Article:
is unique because it straddles the boundaries between these two categories.
During the 1980s, courts recognized (at first haltingly, then emphatically)
that software was a proper subject for copyright protection, just like a
book or picture.
Courts were much slower to apply patent protection to software. During the
infancy of the computer software industry, patents were denied on the grounds
that software only solved algorithms, and that an algorithm, as a law of
nature, is no more patentable than the law of gravity.
The breakthrough case was Diamond v. Diehr, in which the U.S. Supreme Court
recognized that a patent should not be denied to an otherwise patentable
process--in this case, a rubber-curing machine--just because software (which
decided when to stop the curing process based on analog readings) was a
part of the invention. By the mid-1980s, the floodgates had broken, and
the U.S. Patent and Trademark Office (PTO) would accept patents for almost
any type of program, as long as it met the twin requirements of being "novel"
Novelty in this usage means that the invention represents something
new, an improvement upon prior art. An applicant for a patent is required
to disclose to the patent examiner any prior related inventions of which
he or she is aware, whether reflected in a patent, a technical article or
some other form of disclosure. A patent can be invalidated at any time after
issuance if "prior art" comes to light which the applicant failed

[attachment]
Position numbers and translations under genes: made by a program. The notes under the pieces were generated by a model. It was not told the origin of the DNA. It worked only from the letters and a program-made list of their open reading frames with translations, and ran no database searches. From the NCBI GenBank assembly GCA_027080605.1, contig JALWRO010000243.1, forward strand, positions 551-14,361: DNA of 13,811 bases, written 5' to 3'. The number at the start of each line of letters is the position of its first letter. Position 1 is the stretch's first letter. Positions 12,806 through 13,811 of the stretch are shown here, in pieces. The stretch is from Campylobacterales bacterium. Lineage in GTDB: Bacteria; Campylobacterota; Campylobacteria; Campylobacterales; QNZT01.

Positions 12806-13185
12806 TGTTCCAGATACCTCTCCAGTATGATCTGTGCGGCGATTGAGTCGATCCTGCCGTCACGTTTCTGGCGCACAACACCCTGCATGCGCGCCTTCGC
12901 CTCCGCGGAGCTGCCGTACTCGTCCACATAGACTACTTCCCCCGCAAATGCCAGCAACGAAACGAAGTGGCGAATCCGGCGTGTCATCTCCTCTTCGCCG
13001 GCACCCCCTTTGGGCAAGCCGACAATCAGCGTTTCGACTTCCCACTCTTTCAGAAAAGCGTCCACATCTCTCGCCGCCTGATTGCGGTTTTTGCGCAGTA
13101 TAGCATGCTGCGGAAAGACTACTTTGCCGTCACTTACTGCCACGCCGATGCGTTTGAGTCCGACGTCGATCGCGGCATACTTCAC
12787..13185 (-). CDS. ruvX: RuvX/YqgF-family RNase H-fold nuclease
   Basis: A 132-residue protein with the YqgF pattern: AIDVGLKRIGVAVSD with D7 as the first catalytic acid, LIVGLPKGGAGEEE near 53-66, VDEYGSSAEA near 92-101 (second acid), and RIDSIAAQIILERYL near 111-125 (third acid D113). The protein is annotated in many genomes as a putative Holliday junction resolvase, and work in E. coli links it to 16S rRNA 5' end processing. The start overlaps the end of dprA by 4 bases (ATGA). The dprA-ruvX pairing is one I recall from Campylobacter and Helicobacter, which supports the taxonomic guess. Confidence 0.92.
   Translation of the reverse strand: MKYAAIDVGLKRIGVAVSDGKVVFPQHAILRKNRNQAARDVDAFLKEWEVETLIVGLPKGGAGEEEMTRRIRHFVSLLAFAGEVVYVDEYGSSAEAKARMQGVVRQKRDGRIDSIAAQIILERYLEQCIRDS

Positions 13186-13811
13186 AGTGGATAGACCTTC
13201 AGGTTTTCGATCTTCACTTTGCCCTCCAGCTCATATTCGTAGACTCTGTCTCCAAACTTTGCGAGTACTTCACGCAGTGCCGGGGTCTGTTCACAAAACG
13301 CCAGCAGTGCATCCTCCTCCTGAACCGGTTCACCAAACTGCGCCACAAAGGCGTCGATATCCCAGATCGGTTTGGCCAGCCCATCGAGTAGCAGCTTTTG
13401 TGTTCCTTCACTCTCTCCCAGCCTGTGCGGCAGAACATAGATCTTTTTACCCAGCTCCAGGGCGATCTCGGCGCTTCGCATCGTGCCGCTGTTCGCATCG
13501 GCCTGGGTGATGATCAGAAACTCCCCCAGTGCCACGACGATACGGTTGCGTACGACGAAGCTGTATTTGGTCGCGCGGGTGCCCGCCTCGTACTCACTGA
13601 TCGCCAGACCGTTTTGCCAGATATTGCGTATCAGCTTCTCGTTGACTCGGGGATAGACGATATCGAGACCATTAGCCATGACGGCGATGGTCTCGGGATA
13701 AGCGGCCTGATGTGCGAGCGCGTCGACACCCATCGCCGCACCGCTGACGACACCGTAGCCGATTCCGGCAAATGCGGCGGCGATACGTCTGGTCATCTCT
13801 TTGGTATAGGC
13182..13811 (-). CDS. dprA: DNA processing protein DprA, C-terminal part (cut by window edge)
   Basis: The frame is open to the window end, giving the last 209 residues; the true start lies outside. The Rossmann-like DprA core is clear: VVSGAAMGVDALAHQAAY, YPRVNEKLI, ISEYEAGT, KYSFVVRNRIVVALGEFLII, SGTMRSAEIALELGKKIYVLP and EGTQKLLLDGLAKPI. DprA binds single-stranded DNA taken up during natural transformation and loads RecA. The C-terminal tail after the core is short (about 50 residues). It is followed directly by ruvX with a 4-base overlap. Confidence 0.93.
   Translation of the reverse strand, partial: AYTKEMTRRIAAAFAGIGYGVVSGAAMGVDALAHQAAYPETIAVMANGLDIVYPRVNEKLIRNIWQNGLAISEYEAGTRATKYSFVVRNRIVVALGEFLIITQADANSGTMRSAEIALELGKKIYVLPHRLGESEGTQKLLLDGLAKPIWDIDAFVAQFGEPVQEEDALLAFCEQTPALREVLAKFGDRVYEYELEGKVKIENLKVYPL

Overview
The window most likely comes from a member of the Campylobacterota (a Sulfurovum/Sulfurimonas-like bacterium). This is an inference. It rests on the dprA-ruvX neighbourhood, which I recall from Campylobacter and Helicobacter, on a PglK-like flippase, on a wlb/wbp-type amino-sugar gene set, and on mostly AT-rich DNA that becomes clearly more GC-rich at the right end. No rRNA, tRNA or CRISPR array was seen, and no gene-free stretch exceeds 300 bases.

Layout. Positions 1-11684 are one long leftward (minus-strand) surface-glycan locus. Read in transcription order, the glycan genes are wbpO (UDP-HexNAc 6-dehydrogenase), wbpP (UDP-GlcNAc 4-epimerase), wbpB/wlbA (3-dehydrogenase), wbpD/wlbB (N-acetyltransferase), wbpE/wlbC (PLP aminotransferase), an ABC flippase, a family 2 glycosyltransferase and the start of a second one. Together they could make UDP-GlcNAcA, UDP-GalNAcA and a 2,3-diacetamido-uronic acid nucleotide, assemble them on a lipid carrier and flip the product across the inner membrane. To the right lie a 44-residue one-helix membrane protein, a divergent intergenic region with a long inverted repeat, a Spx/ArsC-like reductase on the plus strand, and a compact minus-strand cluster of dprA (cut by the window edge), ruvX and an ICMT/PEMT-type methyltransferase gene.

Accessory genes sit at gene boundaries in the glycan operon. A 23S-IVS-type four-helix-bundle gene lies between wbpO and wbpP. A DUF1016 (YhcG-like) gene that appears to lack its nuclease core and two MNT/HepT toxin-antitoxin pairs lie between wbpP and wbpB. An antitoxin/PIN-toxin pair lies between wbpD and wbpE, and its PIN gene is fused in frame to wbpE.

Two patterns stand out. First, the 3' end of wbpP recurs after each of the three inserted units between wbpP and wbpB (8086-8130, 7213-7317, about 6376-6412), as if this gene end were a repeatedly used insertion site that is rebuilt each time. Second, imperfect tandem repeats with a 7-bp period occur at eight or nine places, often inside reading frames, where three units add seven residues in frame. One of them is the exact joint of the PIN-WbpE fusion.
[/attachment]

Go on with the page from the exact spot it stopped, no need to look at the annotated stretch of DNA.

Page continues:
Nonobviousness is a second hurdle the applicant must still surmount
after showing novelty. There are some inventions which apparently are too
obvious to patent, even though no one else has thought of them before. The
leading case on this issue--taught in law school classes on the subject--involves
the wooden frame that used to be used to drag groceries down the checkout
counter in the days before conveyor belts. It was "novel" but
too "obvious" to patent.
Once the PTO began accepting software patents, it soon acquired a reputation
for accepting almost anything presented to it. It simply didn't have the
track record or the experienced personnel necessary to weed out applications
for software that was not really novel. Everyone in the industry knows that
there are patents floating around (some of them belonging to IBM) that cover
basic, obvious and old innovations in the programming art, such as:
- a data entry screen with mandatory and optional fields;
- a spreadsheet in which each cell has a "next cell" attribute
defining the next cell to which the cursor should jump after data has been
entered in the current cell;
- a word processor that allows you to shade portions of text by enclosing
it within commands that turn shading on and off;
- a "backing store" function that saves the position and contents
of a window when it is not visible.